Towards the end I had to re-scan the book because I felt like I had missed something.  On p. 256 Kyung said the older Reverend "did a good thing for me once".  I had to flip back to p. 47-48 and assume Kyung was referring to Jin's conversion.  On p. 252 Elinor suddenly pops up as a major character for whom Mae was going to work and rent an apartment from.  She had been at the funeral and it appears she was the decorator that was referred to several times earlier in the book.  


Discussion Questions

How does the opening quote relate to the novel?

When Mae was in Kyung's backyard and at the hospital, what did you suspect caused Mae to get beat up?  Did you believe Jin did it?

In Chapter 3 Kyung has lots of regrets and second thoughts about his parents.  Are they cultural or parental?  Did any resonate with you?

Pride is a recurring theme in this novel.  On p. 79 Kyung thinks if he'd been in the bank he'd have run instead of returning to the house.  He thinks his father was a better man than him to have returned.  At the end of Ch. 3 (p. 107) he realized pride won't fill the fridge or pay bills.  Where does pride come from?  How can it be tempered?

"Gillian says that rudeness is a weak person's idea of strength."  (p. 126)  Do you agree?

Kyung said worrying only got him a life he wanted to leave.  (p. 276)  Did he really want to leave?

Kyung's fictional-self is a radiologist in Los Angeles. (p. 278)  Who is your fictional-self?

Chapter 4 hits hard to the true nature of people and the masks they wear for others.  Do we all wear masks?  When are you most able to be your true self?  Do you know anyone who doesn't wear a mask?

Kyung felt if they accept financial help from his parents they'll be indebted to every request or invitation the parents make.  Would they? 

At the end of Ch. 6 Connie expresses sympathy for Kyung, "You poor son of a bitch."  For what exactly was Connie sympathetic?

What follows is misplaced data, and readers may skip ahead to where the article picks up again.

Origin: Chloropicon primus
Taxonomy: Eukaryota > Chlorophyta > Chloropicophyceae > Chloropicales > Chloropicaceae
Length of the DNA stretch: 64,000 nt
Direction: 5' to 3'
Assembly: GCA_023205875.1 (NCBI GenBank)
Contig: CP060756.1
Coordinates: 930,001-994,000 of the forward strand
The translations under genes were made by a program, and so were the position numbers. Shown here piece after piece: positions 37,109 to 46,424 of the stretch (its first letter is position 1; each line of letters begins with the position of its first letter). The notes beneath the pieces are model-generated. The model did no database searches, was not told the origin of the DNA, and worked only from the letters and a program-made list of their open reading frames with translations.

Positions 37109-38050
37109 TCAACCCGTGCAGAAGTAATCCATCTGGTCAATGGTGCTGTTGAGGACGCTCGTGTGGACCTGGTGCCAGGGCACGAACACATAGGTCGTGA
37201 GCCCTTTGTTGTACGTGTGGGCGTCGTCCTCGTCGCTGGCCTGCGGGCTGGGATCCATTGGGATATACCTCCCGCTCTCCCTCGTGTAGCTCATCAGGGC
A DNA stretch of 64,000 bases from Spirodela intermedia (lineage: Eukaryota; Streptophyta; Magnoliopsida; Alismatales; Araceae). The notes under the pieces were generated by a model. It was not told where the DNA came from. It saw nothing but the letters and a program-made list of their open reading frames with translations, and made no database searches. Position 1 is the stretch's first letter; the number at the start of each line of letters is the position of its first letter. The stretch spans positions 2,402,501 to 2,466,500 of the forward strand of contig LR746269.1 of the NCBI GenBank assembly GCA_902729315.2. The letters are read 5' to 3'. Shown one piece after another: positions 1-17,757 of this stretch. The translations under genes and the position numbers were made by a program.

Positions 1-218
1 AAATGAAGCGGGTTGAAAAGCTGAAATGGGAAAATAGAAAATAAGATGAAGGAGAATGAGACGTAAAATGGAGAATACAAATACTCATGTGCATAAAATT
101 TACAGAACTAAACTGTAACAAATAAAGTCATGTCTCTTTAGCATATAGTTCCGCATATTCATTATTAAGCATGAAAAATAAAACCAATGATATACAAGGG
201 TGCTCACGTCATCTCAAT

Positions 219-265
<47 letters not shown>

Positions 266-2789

Can you answer Kyung's question on p. 233 - If his mom never had the courage to leave Jin, why did she have the courage to leave after Kyung spoke the truth?

Kyung feels like after his mom dies their relationship is frozen in time and "what they were to each other is what they'll always be".  (p. 233)  Do you agree?  Is there a way to change it?

In Part 3 why did Gillian, Connie and Jin not try to draw Kyung into the funeral preparations?

Kyung "wants to remember Mae as she really was, flawed and fragile and the product of a life that never gave her a chance to do or be anything more."  (p. 239)  Is this a positive or negative memory?

Have you ever been to a funeral where people took flowers like souvenirs?  (p. 247)

At the Cape, Kyung said he didn't want to pretend anymore but at the funeral he feels the irony of pretending (p. 247).  What should he have done?

Reverend Sung says he has a hard time throwing out books. (p. 256)  Do you?

Were you surprised that when the Reverend learned the truth he wouldn't speak at the funeral?

Write an Epilogue:  Tell what happens to Jin and Kuyng.  Is Connie okay?  Does Gillian take Kyung back?  Does he change?

Theme Ideas

Serve Korean food (p. 139) like church people brought or lasagna like the neighbor brought (p. 131).

Serve tea from a sampler basket like Gertie made for Kyung. (p. 184)

Decorate with bright white gardenias like at Mae's funeral.